Figure 7

Panoramic radiograph five months after implant insertion.

The surface potential of bone substitutes in direct contact to bone is of great interest in the recent time. However, until now the exact system of the implant to bone bond can not completely be explained. Surface functional groups such as carboxyl and hydroxyl ions determine the surface charge, the degree to which such surface groups alter the resulting bone substitute to osteoblast or precursor cells or bone is not fully understood [20]. To our knowledge this is the first report of biphasic calcium composite material for sinus floor augmentation. The clinical, radiographic, histological and patch clamp results of our study suggest that this biomaterial might be a more effective bone substitute for maxillary sinus augmentation than other alloplastic bone substitutes. The histological analysis six months after sinus augmentation showed osteoblasts and evidence of new bone formation in the augmented regions. Moreover, enhanced presence of osteoclasts revealed the tendency of ongoing accelerated resorption processes. Interestingly, there were no BCC particles visible anymore, suggesting a fast and complete remodeling of the material.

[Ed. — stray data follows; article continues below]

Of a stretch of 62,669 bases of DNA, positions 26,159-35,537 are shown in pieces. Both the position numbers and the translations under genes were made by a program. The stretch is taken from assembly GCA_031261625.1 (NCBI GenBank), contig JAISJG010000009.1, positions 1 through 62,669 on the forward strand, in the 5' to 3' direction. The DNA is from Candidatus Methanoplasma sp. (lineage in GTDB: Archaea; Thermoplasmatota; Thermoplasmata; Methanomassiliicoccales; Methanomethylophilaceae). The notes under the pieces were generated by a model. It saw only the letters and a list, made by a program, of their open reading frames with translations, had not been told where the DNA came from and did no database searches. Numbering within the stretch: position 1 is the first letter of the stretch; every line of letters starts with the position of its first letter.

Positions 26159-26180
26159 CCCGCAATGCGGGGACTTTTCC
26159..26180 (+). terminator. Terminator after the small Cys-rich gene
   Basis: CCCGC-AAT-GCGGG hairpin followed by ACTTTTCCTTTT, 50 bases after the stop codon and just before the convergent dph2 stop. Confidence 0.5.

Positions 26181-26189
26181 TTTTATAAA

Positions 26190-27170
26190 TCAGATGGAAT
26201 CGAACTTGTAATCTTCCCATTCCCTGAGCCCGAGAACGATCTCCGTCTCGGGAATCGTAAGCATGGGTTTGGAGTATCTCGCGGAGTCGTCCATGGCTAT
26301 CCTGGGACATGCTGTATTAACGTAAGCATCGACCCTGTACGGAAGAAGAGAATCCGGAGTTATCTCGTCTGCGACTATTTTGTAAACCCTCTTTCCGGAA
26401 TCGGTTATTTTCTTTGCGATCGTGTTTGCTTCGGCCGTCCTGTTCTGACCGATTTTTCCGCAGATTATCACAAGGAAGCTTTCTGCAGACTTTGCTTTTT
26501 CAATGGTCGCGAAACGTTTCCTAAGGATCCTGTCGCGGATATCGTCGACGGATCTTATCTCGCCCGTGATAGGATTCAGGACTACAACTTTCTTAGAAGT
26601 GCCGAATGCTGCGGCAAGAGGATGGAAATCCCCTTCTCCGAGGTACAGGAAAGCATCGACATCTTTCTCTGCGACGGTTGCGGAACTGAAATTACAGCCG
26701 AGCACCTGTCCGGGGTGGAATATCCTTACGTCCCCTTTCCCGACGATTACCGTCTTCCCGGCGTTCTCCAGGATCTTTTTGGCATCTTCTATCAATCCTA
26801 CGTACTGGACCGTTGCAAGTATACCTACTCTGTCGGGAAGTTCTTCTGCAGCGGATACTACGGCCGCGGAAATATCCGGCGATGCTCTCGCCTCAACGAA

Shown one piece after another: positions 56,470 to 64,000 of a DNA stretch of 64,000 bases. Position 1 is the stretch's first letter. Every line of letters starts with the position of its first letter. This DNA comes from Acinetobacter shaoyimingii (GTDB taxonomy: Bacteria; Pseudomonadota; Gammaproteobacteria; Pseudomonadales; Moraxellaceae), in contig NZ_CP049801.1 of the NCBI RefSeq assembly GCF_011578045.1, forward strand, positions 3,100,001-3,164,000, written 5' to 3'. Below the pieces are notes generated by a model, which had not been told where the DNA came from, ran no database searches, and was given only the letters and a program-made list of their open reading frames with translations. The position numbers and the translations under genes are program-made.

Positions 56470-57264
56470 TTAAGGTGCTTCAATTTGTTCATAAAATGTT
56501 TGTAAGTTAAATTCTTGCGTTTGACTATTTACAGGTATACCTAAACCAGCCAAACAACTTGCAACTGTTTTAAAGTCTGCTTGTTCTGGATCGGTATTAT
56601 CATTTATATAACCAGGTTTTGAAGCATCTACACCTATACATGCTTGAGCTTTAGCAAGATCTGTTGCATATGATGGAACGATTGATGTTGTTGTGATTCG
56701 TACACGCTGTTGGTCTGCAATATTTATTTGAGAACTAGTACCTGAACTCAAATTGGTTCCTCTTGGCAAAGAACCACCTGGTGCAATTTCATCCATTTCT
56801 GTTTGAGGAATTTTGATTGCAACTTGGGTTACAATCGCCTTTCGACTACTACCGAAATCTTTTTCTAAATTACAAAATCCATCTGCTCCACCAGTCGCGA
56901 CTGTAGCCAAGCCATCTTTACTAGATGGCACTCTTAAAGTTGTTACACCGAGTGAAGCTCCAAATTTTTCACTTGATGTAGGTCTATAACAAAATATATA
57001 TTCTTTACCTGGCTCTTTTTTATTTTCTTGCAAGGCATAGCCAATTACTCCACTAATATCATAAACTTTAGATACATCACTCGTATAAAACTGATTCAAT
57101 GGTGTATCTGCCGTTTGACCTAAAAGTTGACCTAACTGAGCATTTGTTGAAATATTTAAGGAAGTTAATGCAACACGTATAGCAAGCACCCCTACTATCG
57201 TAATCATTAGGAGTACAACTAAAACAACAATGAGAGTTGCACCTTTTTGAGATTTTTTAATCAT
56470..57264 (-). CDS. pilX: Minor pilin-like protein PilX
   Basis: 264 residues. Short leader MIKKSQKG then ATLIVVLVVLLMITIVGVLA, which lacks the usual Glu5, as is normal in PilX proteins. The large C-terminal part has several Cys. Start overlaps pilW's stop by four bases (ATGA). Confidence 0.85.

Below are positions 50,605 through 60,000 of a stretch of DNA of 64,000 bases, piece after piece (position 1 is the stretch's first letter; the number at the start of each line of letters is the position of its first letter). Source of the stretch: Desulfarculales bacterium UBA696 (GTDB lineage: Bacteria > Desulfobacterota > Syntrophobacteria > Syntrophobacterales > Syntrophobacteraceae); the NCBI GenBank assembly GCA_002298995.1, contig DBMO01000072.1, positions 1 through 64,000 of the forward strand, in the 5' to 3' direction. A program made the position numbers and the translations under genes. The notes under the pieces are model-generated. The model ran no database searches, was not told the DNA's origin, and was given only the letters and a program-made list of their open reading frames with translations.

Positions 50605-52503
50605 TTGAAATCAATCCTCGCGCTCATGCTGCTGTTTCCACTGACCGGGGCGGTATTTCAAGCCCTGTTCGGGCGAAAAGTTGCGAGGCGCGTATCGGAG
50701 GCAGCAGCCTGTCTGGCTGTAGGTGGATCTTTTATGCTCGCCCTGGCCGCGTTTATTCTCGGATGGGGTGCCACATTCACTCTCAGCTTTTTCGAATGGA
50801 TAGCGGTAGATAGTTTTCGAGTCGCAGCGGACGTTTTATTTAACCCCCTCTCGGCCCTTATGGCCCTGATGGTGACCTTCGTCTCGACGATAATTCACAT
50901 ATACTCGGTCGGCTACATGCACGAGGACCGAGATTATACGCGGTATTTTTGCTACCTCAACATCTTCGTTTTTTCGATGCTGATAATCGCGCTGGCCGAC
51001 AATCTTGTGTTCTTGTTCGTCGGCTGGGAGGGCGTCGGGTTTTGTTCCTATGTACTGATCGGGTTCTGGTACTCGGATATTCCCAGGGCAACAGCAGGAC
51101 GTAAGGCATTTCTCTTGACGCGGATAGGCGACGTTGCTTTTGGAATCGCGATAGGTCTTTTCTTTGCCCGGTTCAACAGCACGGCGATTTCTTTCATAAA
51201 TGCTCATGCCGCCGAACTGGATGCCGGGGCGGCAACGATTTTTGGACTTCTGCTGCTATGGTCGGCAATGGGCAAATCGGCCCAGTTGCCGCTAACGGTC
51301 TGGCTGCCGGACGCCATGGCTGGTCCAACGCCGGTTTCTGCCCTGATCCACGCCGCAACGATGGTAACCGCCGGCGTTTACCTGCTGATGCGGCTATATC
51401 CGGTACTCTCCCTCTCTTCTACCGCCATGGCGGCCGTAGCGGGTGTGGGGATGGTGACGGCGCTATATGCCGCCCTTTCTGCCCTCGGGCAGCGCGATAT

There are only limited data available on the dynamics of resorption of bone replacement materials after maxillary sinus floor augmentation. For bovine hydroxyapatite, a slow resorption is known to occur after maxillary sinus floor augmentation. Although in animal models [21, 22] and in humans [6] an increase of new bone formation in an osteoconductive manner has been shown [23], in most studies available bovine hydroxyapatite particles were not or not fully absorbed after a period of six months [24], twelve months [6, 21, 25] or even later [25]. Similar findings were made with the use of conventional tricalcium phosphates. However, data suggest a faster resorption rate with these materials [23, 26, 27]. In a case control study, Eggli et al. showed a TCP resorption of 85% compared to 5.4% for hydroxyapatite six months after implantation in cancellous bone of rabbits [28]. In a comparative histomorphometric analysis, Artzi et al. reported a better resorption rate of TCP than bovine hydroxyapatite [29]. However, a complete resorption of calcium phosphate particles with simultaneous osteoconductive bone formation six months after sinus augmentation as shown in the present study with the BCC has not been reported yet. The reason for this observation might be based on special surface properties of this biomaterial. Both components of the BCC, the porous calcium phosphate and implant grade calcium sulfate, biodegrade within weeks to months. Biodegradation of calcium sulfate leads to a developing macroporosity. To replace the initial microporosity in between calcium phosphate particles, cells and nutrient fluids draw in [30]. Calcium phosphate particles are then able to interact with osteogenic cells. In this interaction, the ZPC™ principle plays an important role [13].